Importance of Copper in the Human Body
Copper is a trace element vital for ensuring the human body is healthy. It ensures the organs are functioning properly and also ensures the metabolic processes are carried out properly. The body has homeostatic mechanism which are complex and which ensure there is a constant copper supply. What is more, it also eliminates excess copper when this happens. Though this is the case, just like other essential nutrients and elements, too little or much copper can lead to health complications. Health agencies have already set dietary standards that need to be followed not only for children but expectant women, adults as well as infants.
Copper is available in nature and body tissues have traces. The liver and brain are among the tissues with the highest trace levels of copper. Copper is essential as it carries out various functions in the body. Top among this is formation of melanin, a pigment found in skin. It also aids in the transportation of electrons as well as maintaining strength of myelin which is a sheath that covers the nerves.
Copper is also important as it aids in phospholipids synthesis. Additionally, it aids in hemoglobin formation in the human blood together with iron. More importantly, copper is part of the enzymes needed for fatty acids oxidation. Another important role played by copper is that of ensuring an individual has healthy hair. Copper plays a central role in the functioning of the nerves, development of fetus, blood cells formation, muscle and heart movement as well as development of the nervous system and the brain. For iron to be used effectively in the body, copper is essential as well.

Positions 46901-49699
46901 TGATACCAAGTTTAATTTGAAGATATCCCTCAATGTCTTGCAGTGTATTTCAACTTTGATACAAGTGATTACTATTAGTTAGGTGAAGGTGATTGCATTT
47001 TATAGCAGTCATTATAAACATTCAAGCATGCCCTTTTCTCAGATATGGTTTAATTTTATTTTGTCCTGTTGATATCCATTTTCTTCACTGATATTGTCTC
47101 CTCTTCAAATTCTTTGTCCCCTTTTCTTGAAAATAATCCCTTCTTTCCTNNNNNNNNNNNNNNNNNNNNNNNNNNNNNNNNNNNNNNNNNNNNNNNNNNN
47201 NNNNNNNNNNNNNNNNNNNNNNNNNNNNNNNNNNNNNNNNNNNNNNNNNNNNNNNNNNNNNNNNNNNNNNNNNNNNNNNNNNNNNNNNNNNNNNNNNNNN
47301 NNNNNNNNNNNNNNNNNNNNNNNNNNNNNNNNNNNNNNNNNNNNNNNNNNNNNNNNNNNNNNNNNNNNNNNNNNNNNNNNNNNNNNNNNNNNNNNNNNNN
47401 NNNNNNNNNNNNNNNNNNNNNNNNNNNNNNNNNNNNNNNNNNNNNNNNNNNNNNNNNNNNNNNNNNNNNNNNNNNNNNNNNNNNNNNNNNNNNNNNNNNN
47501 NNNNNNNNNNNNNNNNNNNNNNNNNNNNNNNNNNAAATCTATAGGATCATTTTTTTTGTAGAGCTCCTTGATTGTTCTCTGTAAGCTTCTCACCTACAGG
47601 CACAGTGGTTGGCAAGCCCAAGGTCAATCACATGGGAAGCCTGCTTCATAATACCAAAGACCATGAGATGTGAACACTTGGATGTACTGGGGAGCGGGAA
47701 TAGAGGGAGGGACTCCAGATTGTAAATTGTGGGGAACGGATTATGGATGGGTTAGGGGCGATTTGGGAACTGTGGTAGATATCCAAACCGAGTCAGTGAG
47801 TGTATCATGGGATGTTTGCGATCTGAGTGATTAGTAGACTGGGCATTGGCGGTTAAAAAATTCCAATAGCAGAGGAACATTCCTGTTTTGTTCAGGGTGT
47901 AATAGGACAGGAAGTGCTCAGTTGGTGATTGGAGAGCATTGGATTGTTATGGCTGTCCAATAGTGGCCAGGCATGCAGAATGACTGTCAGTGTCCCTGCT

In humans, copper is found in thirteen differing enzymes. In order to ensure the body produces these enzymes, it is essential to ensure the body has the appropriate copper amount. Copper deficiency has been found to play a crucial role in health complications such as heart diseases and high levels of cholesterol. Some of the health complications associated with low levels of copper in the body include osteoporosis anemia as well as other minor and major health complications.
It is vital to ensure copper in the human body is maintained at appropriate levels. Ideally, it should fall between fifty and one hundred and twenty milligrams. While it is true that when the copper level is low one can suffer serious health problems, it is also true high copper levels are toxic. It is very rare for a deficiency of copper to be reported and this is because even the poorest diets provide the necessary copper needs for humans.
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